"Pay attention to me. You're the one who sent the damn code. If you didn't want to know when I figured it out, you should have thought of that before telling me."

"Can't we talk about this tomorrow?" God, he felt like he never slept anymore. Between the early morning meetings and the late night functions with his superiors, endless paperwork and the strange apartment, Roy was barely averaging four hours a night. And Ed was stealing them from him, right now.

"Can't. I'm headed out tonight and won't be back for a couple weeks."

Roy stifled a yawn and rubbed at his eyes. Maybe he could sneak in a nap at lunch; the food was overrated here, anyway. "Where're you going?"

"Oh, you know, here and there. Al thinks he can learn something useful from some rural doctors, stuff they didn't teach him at university. I told him he's already a doctor with a license and everything, but he insisted he wants to keep learning. You know how Al gets into trouble on his own, so I told him I'd tag along." Ed's voice was too casual, too at ease to be anything but filled with lies, but Roy couldn't bring himself to call him on it. Their conversations were too few to waste time arguing.

"You'll be careful."

Ed snorted. "You don't need to worry about me."

As if Roy had done anything but since he'd met Ed. "Right."

"You sound tired."

"Maybe it has something to do with the part where you woke me up in the middle of the night." He closed his eyes, tucking the phone against his cheek and relaxed back into the pillows. "Tell me a story."

"What? Like you're a baby?"

"It's the penalty for waking me up."

"This is stupid."

Roy smiled. "Just be thankful this is a long distance penalty and I don't make you do this at home."

He could hear Ed sigh along the line before clearing his throat self-consciously. "What kind of story?"

"Something funny."

Ed was quiet for a moment and when he began to speak, Roy could hear the smile in his voice. "Did I ever tell you about the time Al and I transmuted Winry's favorite wrench? I was about six, I guess and Al was five."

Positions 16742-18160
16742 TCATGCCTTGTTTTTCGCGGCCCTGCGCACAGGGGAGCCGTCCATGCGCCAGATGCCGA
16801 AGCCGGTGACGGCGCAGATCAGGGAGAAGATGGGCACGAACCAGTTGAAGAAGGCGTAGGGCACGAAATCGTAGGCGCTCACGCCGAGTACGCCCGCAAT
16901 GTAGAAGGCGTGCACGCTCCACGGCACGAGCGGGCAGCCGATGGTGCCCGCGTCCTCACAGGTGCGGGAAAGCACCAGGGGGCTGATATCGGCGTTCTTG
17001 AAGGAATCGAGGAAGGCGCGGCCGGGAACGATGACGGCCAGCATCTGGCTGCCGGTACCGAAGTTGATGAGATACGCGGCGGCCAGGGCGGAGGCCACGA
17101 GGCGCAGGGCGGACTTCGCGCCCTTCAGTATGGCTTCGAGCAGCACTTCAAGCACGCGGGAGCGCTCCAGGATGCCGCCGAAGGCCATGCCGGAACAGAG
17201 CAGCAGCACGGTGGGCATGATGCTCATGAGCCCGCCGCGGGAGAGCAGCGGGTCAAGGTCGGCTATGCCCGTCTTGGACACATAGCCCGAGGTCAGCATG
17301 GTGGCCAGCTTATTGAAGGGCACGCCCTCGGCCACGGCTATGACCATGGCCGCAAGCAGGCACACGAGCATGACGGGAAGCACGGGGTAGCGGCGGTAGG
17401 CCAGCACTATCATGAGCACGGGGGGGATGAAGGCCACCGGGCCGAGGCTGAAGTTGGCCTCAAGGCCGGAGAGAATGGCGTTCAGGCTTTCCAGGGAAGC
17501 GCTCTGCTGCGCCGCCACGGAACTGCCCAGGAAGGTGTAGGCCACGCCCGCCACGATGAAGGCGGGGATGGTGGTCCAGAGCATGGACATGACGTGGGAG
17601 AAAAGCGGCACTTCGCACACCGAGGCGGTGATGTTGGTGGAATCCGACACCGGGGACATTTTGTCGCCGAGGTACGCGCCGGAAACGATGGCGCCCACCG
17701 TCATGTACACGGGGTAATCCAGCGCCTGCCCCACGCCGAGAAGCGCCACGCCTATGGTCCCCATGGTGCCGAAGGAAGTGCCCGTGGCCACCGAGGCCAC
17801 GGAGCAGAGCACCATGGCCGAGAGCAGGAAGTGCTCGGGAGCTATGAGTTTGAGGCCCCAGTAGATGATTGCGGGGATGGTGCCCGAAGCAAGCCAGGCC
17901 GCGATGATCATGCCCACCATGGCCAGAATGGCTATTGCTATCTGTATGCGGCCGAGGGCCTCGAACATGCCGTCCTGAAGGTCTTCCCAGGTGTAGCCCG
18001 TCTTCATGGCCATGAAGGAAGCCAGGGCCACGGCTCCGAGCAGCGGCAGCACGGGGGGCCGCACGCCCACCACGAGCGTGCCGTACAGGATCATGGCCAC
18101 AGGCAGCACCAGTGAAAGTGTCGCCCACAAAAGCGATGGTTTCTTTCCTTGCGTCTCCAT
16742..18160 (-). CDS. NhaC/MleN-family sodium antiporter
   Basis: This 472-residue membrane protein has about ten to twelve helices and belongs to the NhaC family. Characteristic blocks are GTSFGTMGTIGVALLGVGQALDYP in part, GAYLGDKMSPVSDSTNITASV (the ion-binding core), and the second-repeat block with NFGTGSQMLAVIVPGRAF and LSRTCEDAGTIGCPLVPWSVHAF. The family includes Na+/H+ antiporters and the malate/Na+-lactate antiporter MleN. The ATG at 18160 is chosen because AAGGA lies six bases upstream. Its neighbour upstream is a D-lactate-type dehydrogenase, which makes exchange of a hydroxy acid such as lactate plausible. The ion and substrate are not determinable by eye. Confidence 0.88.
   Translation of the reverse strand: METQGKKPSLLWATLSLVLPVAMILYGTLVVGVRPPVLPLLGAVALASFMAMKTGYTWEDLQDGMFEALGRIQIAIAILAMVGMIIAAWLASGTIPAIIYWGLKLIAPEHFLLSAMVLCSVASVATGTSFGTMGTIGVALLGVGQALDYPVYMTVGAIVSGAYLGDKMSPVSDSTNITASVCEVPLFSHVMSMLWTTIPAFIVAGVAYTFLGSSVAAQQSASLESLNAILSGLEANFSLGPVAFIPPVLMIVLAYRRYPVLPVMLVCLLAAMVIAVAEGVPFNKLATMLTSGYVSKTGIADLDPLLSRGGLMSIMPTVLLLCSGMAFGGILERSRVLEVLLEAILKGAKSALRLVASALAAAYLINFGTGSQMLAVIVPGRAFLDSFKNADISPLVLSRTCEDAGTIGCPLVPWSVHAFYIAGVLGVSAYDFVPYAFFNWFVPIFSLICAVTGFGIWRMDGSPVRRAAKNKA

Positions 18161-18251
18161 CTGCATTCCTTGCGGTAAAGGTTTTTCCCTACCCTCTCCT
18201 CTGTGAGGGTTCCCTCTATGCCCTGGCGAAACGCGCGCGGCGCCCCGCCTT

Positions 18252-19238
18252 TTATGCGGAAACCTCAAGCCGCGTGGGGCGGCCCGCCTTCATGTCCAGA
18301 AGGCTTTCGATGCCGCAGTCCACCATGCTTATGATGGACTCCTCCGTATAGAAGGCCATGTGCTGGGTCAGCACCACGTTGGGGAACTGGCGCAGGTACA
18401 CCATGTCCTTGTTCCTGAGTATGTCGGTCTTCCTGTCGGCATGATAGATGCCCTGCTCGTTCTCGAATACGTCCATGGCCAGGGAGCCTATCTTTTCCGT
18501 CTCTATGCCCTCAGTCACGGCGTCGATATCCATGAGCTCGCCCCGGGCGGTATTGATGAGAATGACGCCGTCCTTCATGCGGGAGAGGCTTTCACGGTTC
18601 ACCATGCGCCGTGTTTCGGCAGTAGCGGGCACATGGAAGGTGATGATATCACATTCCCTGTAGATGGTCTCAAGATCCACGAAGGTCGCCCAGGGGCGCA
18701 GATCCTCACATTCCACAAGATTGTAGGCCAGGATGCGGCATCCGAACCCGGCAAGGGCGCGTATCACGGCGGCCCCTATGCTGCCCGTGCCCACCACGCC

"These rules are stupid." Ed took a step back, indicating a halt to the session and let his sword arm drop. "I mean, if you're just going to stand there, I don't see why I can't kick you in the face and then run you through."

Hughes let his sword dip towards the floor and he grimaced at Ed's words. "The point isn't to run your opponent through. Not anymore, at least. Fencing is a gentleman's game, a pastime for the educated and civilized."

"It sounds more like an excuse for a bunch of rich idiots to get together and congratulate each other on how quickly they'd get killed in a real fight. I can't believe you do this for fun." Once a week since Roy had left for Northern Command, Hughes had taken it upon himself to invite Ed to different activities. Usually they involved embarrassing public outings with his children: school plays, dinner with the whole Hughes family, and ice skating now that the ponds were solidly frozen over. He'd made the mistake of going out drinking with him once and only once.

When Hughes first mentioned taking up fencing, Ed thought it would be fun. He'd get to fight with Hughes for an hour or so, and when Hughes asked him embarrassing and inappropriate questions about his sex life, Ed could try to make him bleed. But then there had been all the rules: the proper way to hold his sword, where to put his other hand, how to wear protective gear that would never allow for actual blood to flow. Kicking was illegal, as was flipping over his opponent and transmuting his automail into a second blade. Even mocking the other fencers was frowned upon. Fencing, it turned out, was for pussies.

"Come on, you're not even trying. If you wanted, you could whip out one of those daggers you carry around and pin me to the floor before I could blink." He bounded on the balls of his feet, itching for a real fight. "What do you say?"

"I think you had a very strange childhood. This isn't your State Alchemist re-evaluation or the parade grounds, and I'm certainly not Roy Mustang."

"Don't I know it." Almost five months into Roy's assignment, even the mention of his name was enough to punch a hole in Ed's chest. "Whatever. Our hour's up anyway."

"Ah, it's just as well, I guess. Gracia told me to invite you for dinner and not take no for an answer."

Ed waved a hand, grateful not to have to spend more time in the achingly empty house than necessary. "Yeah, okay." It was better than cooking for one and eating alone, or not eating at all.

They stored their equipment in silence and Ed could tell Hughes was building up to something. He was not normally a silent man by nature but Ed could never tell if his silences were going to lead to a big, important conversation or a stupid poll on whether Alicia was the most beautiful girl in her class or her whole school.

As they stepped out onto the street, Ed hissed out a breath as the cold wind cut through his coat in an instant and snow began settling on his shoulders. He'd have to make a fire in the house tonight if he didn't want to freeze by morning. And if it was this cold in Central, Ed didn't like to think of what it was like further north. Roy was probably miserable.

"I talked with Roy this week."